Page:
BARE BONES: HE’S OUT THERE (2018)

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HE’S OUT THERE (2018)

Wife and mother Laura (Yvonne Strahovski) is taking her two daughters Maddie (Abigail Pniowsky) and Kayla (Anna Pniowsky) up to the family’s remote cabin in the woods…always a bad sign…with husband Shawn (Justin Bruening) to join them later. Unfortunately, the three are not alone and soon find themselves stalked by a deranged masked individual.

While the film is nothing original story-wise and is reminiscent somewhat of Mike Flanagan’s Hush, it is still quite effective in it’s own right. It’s very well directed by Quinn Lasher from a script by Mike Scannell and is quite spooky and suspenseful, even though familiar. Lasher gets good use out of his remote woodland location and the large old cabin setting and evokes strong performances from his small cast. There is graphic violence though it is used sparingly and thus has impact. Strahovski is especially good in the final girl…final mom?…role and the Pniowsky sisters are impressive, too. The film wouldn’t work as well without an effective villain and the deranged individual who calls himself “John” (Ryan McDonald) is disturbing despite being derivative. He delivers his few lines of dialogue well and conveys a threatening presence behind his creepy mask. All in all, a solid horror/thriller now streaming on Netflix…where you can also stream Flanagan’s Hush for comparison.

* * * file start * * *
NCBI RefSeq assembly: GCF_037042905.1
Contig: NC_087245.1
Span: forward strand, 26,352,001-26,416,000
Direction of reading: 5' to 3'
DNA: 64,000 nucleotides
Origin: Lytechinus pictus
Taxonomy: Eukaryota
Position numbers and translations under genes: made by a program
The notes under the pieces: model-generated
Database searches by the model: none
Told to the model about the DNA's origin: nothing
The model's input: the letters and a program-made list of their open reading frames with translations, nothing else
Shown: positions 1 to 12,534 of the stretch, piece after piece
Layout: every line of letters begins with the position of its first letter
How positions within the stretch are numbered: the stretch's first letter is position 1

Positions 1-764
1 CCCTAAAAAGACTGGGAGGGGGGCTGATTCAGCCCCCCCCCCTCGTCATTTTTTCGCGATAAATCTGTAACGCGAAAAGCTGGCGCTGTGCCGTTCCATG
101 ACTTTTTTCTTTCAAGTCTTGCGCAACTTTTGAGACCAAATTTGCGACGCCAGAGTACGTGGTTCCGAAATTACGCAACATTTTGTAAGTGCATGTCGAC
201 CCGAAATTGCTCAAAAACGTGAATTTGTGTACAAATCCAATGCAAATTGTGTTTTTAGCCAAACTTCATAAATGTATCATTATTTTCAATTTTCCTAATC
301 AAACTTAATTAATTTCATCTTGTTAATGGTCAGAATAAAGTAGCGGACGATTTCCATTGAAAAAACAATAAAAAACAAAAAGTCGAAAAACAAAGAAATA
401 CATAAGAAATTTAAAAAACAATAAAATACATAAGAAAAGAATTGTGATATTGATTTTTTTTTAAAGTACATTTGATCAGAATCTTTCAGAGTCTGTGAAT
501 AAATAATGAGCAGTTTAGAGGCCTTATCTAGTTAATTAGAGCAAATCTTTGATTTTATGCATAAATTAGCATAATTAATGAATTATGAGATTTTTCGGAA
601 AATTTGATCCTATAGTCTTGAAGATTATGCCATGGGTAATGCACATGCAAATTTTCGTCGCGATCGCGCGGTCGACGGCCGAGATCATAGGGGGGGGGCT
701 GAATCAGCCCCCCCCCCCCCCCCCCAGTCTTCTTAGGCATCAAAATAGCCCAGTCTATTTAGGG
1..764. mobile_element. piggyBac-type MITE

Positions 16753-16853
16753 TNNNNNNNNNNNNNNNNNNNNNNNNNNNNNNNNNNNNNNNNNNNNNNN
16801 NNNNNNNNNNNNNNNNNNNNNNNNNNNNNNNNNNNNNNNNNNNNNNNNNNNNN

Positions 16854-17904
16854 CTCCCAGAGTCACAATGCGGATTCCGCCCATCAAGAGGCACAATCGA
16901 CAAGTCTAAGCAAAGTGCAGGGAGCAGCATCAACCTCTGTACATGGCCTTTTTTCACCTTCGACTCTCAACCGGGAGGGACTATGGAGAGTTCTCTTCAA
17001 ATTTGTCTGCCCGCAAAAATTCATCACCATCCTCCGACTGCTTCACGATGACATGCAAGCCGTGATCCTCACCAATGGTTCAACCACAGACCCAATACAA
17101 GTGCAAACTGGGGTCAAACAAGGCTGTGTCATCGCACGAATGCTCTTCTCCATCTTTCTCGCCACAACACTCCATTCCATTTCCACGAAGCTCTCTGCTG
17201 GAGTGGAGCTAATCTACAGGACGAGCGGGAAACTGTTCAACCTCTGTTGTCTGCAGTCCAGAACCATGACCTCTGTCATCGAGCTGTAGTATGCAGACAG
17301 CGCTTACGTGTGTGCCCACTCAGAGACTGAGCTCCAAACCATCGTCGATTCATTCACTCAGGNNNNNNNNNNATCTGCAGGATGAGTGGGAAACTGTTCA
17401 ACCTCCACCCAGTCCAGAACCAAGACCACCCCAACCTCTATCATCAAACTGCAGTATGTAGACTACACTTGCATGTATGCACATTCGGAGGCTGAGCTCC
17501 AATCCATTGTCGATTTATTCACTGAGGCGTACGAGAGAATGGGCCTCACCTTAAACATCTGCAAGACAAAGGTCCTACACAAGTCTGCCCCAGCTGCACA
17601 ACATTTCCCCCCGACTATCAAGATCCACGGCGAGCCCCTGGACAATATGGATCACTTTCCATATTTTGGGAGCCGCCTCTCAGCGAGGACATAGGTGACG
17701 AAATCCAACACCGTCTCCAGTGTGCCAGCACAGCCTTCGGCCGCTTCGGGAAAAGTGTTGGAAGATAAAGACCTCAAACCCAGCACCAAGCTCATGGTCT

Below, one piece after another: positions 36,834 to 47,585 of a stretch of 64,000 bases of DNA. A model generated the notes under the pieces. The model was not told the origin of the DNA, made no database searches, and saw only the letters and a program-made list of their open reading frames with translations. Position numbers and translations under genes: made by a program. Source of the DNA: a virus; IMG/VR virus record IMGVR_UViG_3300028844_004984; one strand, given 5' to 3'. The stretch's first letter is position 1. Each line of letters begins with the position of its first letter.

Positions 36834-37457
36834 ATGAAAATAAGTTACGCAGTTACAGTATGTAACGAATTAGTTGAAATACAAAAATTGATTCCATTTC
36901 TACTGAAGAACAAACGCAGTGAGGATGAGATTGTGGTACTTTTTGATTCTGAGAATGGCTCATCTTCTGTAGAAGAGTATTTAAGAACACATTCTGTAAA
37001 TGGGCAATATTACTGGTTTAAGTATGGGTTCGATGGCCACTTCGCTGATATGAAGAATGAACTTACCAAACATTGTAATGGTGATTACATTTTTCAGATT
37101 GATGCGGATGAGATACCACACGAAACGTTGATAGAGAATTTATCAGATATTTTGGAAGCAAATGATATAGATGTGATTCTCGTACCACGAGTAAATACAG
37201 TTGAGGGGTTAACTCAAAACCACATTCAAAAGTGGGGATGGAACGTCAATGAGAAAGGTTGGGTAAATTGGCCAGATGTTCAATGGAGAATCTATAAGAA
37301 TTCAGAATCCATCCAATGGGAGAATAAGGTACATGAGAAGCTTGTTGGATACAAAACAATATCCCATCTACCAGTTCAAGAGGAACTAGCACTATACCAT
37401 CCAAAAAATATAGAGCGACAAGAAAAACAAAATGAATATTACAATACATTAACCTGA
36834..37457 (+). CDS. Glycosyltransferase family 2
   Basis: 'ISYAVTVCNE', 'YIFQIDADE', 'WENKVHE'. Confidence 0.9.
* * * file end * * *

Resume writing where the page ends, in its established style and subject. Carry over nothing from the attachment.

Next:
-MonsterZero NJ

3 star rating

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REVIEW: THE PREDATOR (2018)

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THE PREDATOR (2018)

(Remember, clicking the highlighted links brings you to other reviews and articles here at The Movie Madhouse!)

Messy story has a Predator (Brian A. Prince) crash landing on Earth right in the middle of a covert operation by military sniper Quinn McKenna (Boyd Holbrook). His men are killed, The Predator is captured and eventually McKenna is taken into custody by a black ops unit, only after sending his autistic son Rory (Jacob Tremblay) some of the Predator tech as security. Biologist Dr. Casey Bracket (Olivia Munn) is brought in to examine the creature and discovers the species is using various collected DNA, including human, to improve themselves. What they don’t know is that their captive is a traitor and a massive 11 foot tall tracker has been sent to earth to eliminate it. When The Predator escapes, McKenna, a band of psychotic army inmates and Casey, must team up to evade slimy government operative Traeger (Sterling K. Brown) and get to Rory before The Predator…or the monster that hunts it…finds his son and ex-wife (Yvonne Strahovski) first…still with me?